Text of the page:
The Power of the Vice Presidency

By Frank Blechman

This coming week, presumptive Democratic nominee for President Joe Biden will announce his eagerly awaited selection for a running mate. The media and many political watchers will immediately analyze and interpret his pick as an indication of his philosophy, both for the upcoming campaign and his administration. Will he remain “middle of the road Joe?” or will he express a promise to fulfill every progressive dream?

So, we have to ponder, “How much difference does a choice of VP make?” Only the nerdiest of political junkies can rattle off the names of the VPs who served in their lifetime, much less the entire list. What can you report about Daniel Thompkins (1817-24), Richard Johnson (1837-41), William Wheeler (1877-81), or Garrett Hobart (1897-99)? Should I even mention unsuccessful VP candidates?

Nonetheless, ask John Tyler, Teddy Roosevelt, Harry Truman, or Lyndon Johnson this question and each would surely answer that the choice made a tremendous difference to them since they became President on the death of their ticket-mate. Millard Fillmore, Andrew Johnson, Chester Arthur, and Calvin Coolidge would agree for the same reason. In contrast, John Nance (Cactus Jack) Garner, FDR’s VP from 1933-41, famously said that the office “wasn’t worth a bucket of warm ____ (something or other, scholars demur)”.

Historians have generally concluded that since the adoption of the twelfth Amendment to the US Constitution in 1804 (which created joint presidential/VP “tickets” as we know them today), the selection has rarely been consequential in determining the outcome of a presidential campaign.

Historians have generally concluded that since the adoption of the twelfth Amendment to the US Constitution in 1804 (which created joint presidential/VP “tickets” as we know them today), the selection has rarely been consequential in determining the outcome of a presidential campaign. Throughout the 19th century, neither presidential nor vice-presidential candidates campaigned in the modern sense. They did not travel or make widely publicized speeches, although some wrote pamphlets or issued statements circulated by supporters. Of course, there was no national media of any kind (no wire service, radio, or TV) to amplify candidates in ways that became common in the 20th century.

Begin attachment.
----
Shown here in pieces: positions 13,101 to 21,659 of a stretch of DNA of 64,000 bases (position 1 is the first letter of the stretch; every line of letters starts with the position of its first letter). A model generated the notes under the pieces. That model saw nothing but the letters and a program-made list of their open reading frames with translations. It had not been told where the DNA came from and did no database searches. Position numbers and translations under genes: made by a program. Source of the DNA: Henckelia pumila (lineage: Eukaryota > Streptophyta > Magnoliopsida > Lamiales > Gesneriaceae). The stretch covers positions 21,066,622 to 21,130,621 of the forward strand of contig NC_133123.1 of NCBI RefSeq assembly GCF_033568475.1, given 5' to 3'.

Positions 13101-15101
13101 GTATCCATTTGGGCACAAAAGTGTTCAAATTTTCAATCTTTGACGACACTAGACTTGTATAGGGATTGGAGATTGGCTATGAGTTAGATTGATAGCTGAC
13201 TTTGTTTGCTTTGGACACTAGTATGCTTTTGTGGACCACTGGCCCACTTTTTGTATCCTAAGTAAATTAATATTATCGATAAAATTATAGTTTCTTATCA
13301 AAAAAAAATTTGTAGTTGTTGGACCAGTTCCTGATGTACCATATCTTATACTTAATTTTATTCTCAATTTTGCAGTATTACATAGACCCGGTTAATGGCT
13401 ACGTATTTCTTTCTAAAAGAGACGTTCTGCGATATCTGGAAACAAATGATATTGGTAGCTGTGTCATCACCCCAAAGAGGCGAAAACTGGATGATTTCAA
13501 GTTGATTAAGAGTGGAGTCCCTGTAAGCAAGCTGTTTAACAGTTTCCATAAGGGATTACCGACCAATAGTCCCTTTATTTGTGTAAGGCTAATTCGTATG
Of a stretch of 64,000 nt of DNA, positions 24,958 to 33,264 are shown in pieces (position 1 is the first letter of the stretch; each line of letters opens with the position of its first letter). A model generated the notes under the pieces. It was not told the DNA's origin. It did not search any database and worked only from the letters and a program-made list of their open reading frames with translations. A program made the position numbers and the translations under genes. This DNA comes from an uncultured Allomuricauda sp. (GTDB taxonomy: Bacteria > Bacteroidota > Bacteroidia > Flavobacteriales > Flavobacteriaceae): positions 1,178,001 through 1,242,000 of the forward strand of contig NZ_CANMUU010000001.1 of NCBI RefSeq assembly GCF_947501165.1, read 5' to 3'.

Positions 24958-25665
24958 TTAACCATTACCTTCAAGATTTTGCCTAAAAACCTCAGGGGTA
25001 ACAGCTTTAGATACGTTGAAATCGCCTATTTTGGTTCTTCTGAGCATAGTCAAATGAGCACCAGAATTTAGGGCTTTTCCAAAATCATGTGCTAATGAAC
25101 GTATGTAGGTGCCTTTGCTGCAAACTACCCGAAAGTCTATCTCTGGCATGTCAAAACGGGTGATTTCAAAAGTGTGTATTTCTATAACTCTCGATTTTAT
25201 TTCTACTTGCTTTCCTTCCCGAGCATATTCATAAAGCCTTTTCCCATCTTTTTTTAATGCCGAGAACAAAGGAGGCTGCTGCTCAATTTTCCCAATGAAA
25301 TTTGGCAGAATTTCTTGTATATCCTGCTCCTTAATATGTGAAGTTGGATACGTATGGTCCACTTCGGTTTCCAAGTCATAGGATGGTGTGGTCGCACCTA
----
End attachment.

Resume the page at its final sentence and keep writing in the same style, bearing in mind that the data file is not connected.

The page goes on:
Vice-presidential nominee Teddy Roosevelt broke the mold in 1900 when he used railroad whistle stops to make hundreds of speeches for William McKinley. After that, the campaign role of the VP as the electoral “attack dog” grew gradually, formalizing by mid-century. Nonetheless, VPs had few formal duties beyond presiding in the US Senate to break a tie, cutting ribbons, and attending foreign funerals. Harry Truman played such a small role after his election as VP for FDR’s fourth term that, when he became President upon FDR’s death, he was briefed for the first time about the atomic bomb project, and confronted immediately with the decision whether to use it.

Some VPs, chosen for geographic balance on a ticket, have worked their home regions hard, and claimed some credit for the ticket’s ultimate success. LBJ certainly believed he swung Texas for JFK in 1960, although his boasting earned him no appreciation in the liberal media or within the Kennedy administration.

The role of vice president only began to change in 1977, when Jimmy Carter assigned Walter Mondale significant roles overseeing parts of domestic policy. Since then, presidents have tried to give their VPs some formal administrative responsibilities . . . with the implication that the VP would at least be a significant insider and close adviser to the President, as well as defender and trial-balloon flyer.

I don’t think it is unfair to say that the role of vice president only began to change in 1977 when Jimmy Carter assigned Walter Mondale significant roles overseeing parts of domestic policy. Since then, presidents have tried to give their VPs some formal administrative responsibilities (for example, VP Pence currently chairs the National Coronavirus Task Force) with the implication that the VP would at least be a significant insider and close adviser to the President, as well as defender and trial-balloon flyer.

The problem is that no matter whom Biden picks as his running mate, many will be unsatisfied. Praise and criticism will be equal in measure, tempering any great surge of enthusiasm.

Nonetheless, for the next few days, tea-leaf readers will have their field day explaining the importance of the VP choice. I’ll watch with amusement. I will take the matter much more seriously if the announcement actually defines the role Biden wants his VP to play beyond the campaign. If not, we’ll all have to wait and see what events and the fates bring.

 

 



Categories: elections, Issues, Local, National, politics

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